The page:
Vitamins Improve Memory

Blueberries – The king of antioxidant foods can boost your memory

When we talk about antioxidants, none of the commonly consumed fruits and vegetables can rival with blueberries. This is due to their abundance of compounds called flavonoids, which are important components of many brain foods. (Check my previous post on dark chocolate.) We all know that antioxidants can protect our body against free radicals, that can contribute to aging and cause diseases like cancer. In addition, it turns out they can also improve our memory  and help maintain brain function.


The blue color is more than just aesthetics

The most abundant flavonoids in blueberries are anthocyanins. These are the pigments that give the red, purple and blue colors of fruits and vegetables. Anthocyanins cross the blood brain barrier, and as a result they enhance signaling in parts of the brain that handle memory. (1) Astonishingly, these useful compounds accumulate in the brain’s hippocampus. According to a study, anthocyanins can help improve:

  • memory
  • attention
  • executive function tasks
  • learning (2)

In addition to the brain boosting effects, anthocyanin-rich substances can treat several conditions including:

  • high blood pressure
  • diabetic retinopathy
  • urinary tract infections
  • colds

Berries again

As I have already mentioned when I wrote about acai berry, there are several evidence based studies on the invaluable brain health benefits of berries. Similarly, there are also a lot of researches that examine the effects of blueberries on memory function in humans. Based on a study, conducted in 2010, 12 weeks of blueberry supplementation resulted in:

  • improved mood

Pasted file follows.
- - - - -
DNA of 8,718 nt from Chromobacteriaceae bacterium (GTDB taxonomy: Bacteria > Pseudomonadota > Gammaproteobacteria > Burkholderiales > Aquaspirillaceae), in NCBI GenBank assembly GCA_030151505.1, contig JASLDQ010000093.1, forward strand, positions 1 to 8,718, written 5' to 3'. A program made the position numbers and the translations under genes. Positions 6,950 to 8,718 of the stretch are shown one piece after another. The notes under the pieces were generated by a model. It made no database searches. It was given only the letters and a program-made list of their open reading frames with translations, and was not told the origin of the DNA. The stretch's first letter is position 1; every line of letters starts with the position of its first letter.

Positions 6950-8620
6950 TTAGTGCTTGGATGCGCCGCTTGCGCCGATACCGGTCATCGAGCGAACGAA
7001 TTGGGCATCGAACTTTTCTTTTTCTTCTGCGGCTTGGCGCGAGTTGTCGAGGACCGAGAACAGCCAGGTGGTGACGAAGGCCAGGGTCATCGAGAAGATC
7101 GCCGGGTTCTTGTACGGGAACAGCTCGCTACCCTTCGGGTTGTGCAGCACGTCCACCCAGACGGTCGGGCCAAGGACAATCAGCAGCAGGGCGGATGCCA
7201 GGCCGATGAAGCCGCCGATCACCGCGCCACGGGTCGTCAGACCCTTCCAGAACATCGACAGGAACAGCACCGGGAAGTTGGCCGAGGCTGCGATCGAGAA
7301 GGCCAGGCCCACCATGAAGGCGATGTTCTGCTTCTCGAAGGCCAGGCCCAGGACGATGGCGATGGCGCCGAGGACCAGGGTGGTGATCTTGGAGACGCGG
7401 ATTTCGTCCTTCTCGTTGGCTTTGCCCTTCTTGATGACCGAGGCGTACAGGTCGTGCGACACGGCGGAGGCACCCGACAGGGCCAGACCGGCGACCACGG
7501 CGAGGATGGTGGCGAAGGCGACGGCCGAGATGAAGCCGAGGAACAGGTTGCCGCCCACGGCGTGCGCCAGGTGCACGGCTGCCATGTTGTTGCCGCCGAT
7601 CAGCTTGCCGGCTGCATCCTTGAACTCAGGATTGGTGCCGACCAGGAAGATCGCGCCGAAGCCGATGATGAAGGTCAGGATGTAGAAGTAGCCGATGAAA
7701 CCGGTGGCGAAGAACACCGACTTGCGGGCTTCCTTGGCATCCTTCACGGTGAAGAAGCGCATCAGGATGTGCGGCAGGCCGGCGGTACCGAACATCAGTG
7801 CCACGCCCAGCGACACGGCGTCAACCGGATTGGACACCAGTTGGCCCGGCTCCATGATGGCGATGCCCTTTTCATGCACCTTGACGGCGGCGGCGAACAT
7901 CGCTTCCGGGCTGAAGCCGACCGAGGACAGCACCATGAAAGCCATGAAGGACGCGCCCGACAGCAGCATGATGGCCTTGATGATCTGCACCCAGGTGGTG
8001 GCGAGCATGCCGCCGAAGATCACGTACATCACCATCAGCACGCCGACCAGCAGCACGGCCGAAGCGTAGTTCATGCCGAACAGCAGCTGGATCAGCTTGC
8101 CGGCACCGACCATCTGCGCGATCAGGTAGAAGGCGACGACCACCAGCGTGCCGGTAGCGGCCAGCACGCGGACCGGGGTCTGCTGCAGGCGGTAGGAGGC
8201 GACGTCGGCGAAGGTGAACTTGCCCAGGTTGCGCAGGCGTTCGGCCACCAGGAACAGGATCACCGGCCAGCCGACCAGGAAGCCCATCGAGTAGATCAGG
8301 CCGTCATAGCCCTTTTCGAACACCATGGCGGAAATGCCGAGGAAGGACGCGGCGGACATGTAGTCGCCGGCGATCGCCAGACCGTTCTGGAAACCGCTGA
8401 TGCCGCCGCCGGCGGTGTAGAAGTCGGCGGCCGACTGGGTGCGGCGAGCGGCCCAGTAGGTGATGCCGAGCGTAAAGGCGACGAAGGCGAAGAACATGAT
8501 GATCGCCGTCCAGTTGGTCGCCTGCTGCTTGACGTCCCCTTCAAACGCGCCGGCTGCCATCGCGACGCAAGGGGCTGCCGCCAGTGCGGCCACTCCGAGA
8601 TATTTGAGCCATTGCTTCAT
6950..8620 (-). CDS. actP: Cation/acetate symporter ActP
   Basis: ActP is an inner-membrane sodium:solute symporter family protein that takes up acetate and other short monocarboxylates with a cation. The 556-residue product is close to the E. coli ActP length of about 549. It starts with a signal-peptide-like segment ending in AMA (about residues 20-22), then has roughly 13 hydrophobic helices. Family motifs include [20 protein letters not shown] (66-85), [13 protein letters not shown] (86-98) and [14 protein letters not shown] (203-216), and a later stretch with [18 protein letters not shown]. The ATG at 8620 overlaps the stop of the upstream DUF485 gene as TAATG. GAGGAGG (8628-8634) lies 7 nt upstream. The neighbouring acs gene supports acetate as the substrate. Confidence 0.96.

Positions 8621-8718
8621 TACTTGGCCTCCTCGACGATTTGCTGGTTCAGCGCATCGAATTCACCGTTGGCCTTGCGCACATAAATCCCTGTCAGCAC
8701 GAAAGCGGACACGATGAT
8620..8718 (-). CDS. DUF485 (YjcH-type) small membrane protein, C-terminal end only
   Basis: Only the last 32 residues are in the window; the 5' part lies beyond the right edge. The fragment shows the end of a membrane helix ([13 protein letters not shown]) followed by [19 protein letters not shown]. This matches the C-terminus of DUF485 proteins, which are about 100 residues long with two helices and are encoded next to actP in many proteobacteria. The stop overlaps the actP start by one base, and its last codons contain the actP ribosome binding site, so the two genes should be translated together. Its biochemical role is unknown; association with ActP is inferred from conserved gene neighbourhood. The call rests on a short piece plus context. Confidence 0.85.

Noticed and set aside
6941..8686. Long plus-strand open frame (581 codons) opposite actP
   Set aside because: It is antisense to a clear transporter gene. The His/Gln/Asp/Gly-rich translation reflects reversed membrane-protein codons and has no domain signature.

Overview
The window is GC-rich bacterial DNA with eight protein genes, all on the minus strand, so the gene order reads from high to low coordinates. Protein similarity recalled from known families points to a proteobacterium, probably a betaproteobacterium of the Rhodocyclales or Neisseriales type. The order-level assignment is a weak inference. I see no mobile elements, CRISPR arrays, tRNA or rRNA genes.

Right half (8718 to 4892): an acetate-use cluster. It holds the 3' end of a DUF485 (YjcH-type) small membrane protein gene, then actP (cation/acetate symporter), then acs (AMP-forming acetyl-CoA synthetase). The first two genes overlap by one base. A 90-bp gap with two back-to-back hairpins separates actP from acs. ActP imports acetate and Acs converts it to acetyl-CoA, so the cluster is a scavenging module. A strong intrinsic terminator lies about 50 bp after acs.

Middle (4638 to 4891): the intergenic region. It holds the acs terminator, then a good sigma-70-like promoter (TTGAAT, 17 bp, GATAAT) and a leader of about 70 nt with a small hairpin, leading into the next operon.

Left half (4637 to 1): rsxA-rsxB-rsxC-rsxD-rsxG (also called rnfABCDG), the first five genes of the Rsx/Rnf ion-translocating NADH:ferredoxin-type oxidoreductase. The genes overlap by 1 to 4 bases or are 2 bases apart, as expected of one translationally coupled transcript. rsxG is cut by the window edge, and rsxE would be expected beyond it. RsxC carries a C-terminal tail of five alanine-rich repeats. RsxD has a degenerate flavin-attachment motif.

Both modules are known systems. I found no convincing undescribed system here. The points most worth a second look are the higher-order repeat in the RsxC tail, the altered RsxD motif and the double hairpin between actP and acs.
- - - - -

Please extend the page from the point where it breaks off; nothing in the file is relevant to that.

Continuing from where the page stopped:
• improved memory function
  • reduced fasting blood sugar (3)

The outcome of an other relevant research also looks promising. During a six year long study 16,010 adults were examined based on their blueberry and strawberry consumption. In conclusion, the researchers suggest that these fruits can slow down cognitive aging by up to 2.5 years. (4) If all that wasn’t enough, another review, made in 2015, also shows that berries can protect the brain against cognitive loss. (5)  



Frozen vs fresh

Fresh blueberries are delicious, and probably most people will prefer the taste of them, but you shouldn’t be afraid to buy frozen ones as well. In most cases they are much cheaper, and you can also find them in more shops, year-round. However, they might not be as healthy as the fresh ones, you say?

Actually, studies that were conducted at the South Dakota State University suggest the exact opposite. The anthocyanins are in the skin of the berry. When we freeze them, the tiny ice crystals disrupt the structure of the cells, and as a result our system can more easily access these antioxidants contained within the skin. (6)  In addition, commercially packaged blueberries are frozen very soon after they have been picked, so that they can maintain the nutritional value of the fresh ones.

You can use frozen blueberries in many of the same recipes as the fresh ones. In case you need some ideas how you can add them to healthy meals, check these recipes.

If you don’t like blueberries

Due to the beneficial compounds content of other berries, they will all be perfect choices to enhance your mental performance. If you want some variety you can also choose:

  • blackberries
  • bilberries
  • raspberries
  • strawberries

If you don’t like the taste off blueberries or berries at all, firstly you should try to add them to a smoothie. If that doesn’t work either, you should opt for other food choices that can provide you with anthocyanins. Here are a couple of options other than berries that can do the work:

  • red cabbage
  • red radish
  • black plums
  • cherries
  • prunes
  • raisins
  • red onions
  • red beets
  • red wines
  • red apples
  • eggplant
  • red beans
  • red or purple grapes

As I’ve mentioned, they are pigments so pay attention to the  red, purple, blue or black colors.

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